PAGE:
The Supreme Court delivered a surprise last Thursday to many of us in the voting rights and redistricting communities with its decision in Allen v. Milligan, which affirmed that the Voting Rights Act remains an active tool for civil rights enforcement. The law has been described at times as super-legislation because of its bipartisan pedigree and its effectiveness in bringing long-awaited, fundamental change for voters of color in our political system. Despite the Court’s recent rulings showing decided hostility to other federal tools to protect equal representation — by effectively ending the special oversight provisions of the Voting Rights Act and by refusing to regulate partisan gerrymandering — Milligan cut against the grain. The Court found that the State of Alabama had violated federal law by underrepresenting Black voters in its 2021 congressional district map.
Black voters are about a quarter of Alabama’s voting age population, and a straightforward application of Section 2 (which guarantees voters an equal opportunity to elect candidates of choice) would mean that two of Alabama’s seven districts should reflect that community’s preferences for political candidates. But the state legislature enacted a map with just one of seven districts with a Black majority — the basic configuration the state had also used in 2020. The map illustrates a classic case of “vote dilution,” in which a community’s ability to use political power is limited due to district lines.
The above is not simply a statement of the governing law — it’s an assessment based on my personal experience. I am a native of Montgomery, a member of Alabama’s bar, and I served as counsel to the Democrats in the legislature through Alabama’s two most recent redrawing efforts. (The last time was to remedy a different constitutional violation back in 2017.) This time around, the Republican supermajority insisted that they understood the law and even invited lawsuits to test the matter, perhaps believing the Roberts Court would extend its pattern of cutting back on voting rights enforcement.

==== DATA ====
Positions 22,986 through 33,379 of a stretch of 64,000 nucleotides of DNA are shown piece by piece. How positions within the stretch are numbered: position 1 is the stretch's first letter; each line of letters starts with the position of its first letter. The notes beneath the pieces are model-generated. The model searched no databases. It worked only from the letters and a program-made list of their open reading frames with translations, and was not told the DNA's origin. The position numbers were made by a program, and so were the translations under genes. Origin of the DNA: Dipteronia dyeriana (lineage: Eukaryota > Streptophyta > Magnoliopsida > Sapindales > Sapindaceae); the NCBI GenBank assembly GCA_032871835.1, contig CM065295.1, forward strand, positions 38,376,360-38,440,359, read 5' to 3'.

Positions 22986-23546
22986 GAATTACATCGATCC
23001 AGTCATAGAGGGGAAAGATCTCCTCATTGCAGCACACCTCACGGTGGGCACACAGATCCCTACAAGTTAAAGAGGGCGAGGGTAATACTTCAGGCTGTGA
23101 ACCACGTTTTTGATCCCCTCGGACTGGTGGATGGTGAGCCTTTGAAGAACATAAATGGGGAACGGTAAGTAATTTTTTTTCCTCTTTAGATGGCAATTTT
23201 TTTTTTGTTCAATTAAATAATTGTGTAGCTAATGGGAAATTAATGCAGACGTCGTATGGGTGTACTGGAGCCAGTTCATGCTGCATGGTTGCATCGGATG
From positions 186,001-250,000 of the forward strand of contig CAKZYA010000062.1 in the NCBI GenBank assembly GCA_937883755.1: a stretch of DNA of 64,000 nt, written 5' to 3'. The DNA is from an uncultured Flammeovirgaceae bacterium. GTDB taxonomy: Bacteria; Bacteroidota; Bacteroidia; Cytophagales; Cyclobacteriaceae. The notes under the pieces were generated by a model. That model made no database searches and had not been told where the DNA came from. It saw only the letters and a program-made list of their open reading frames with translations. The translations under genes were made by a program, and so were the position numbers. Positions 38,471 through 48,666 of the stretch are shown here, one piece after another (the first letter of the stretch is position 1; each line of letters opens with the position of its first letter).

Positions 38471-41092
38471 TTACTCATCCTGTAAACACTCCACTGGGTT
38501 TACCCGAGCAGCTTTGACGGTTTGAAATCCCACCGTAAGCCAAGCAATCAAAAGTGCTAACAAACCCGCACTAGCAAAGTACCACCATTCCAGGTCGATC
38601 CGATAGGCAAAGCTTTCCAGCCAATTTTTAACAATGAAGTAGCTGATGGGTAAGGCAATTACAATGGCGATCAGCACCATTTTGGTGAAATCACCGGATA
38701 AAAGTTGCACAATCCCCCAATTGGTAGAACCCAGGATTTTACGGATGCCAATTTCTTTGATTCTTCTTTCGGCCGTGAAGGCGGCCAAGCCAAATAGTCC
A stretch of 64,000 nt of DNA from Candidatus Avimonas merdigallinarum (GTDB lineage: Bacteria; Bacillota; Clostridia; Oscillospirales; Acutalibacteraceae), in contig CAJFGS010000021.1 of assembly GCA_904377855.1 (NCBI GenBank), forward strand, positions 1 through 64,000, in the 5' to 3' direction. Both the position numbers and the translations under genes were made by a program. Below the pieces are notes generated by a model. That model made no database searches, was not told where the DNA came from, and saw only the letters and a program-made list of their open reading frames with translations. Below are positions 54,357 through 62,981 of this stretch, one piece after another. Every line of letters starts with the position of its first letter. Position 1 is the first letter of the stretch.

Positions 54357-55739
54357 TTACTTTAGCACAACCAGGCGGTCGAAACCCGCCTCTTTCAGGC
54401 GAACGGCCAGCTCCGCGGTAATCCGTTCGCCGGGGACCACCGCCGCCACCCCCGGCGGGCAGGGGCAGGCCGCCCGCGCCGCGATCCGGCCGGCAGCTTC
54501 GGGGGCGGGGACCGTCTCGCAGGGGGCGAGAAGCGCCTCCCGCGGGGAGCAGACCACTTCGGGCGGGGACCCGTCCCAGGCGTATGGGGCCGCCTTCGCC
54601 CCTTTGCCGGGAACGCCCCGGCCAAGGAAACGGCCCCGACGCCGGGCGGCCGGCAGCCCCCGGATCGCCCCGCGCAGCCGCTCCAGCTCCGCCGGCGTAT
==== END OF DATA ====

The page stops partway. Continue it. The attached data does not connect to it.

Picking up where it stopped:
But siding with Black voters who challenged this map, the Court ordered that a second district was justified in light of the size of the Black population and the prolonged patterns of racially polarized voting in the state. The surprising part of this decision was the Court’s strong embrace of the history behind Congress’s passage of Section 2 along with four decades of well-established judicial interpretation of the law.
The Roberts Court appeared poised to issue a final blow to what was left of the Voting Rights Act, yet this decision represents the Supreme Court’s first formal endorsement of a vote dilution claim since 2006. While this decision means that Alabama and other states in the Black Belt (Louisiana and Georgia have analogous pending cases) will soon be drawing new district maps to improve representational opportunities for Black voters, this welcome news is also tempered by two stark realities.
First, Black voters will have endured a full congressional term waiting on the Court to finally strike down a patently illegal map — because of the Court’s use of the “shadow docket,” they had to vote in illegal districts that they knew were underrepresenting them. The second point is just as sobering. Section 2 remains on the books, but the provision emerges in a severely weakened state — and not out of danger. Over the last 10 years, the Roberts Court has taken a newly renewed Voting Rights Act that was on the march and left it an anemic tool whose future carries uncertainty. For example, a pending case about whether civil rights advocates have a right to sue under Section 2 threatens to rob Black voters of pursuing claims on their own.
But for now, a win is a win, and there is good reason to celebrate the promise of improved political representation for communities in the Deep South, where the need for federal protection is most pronounced.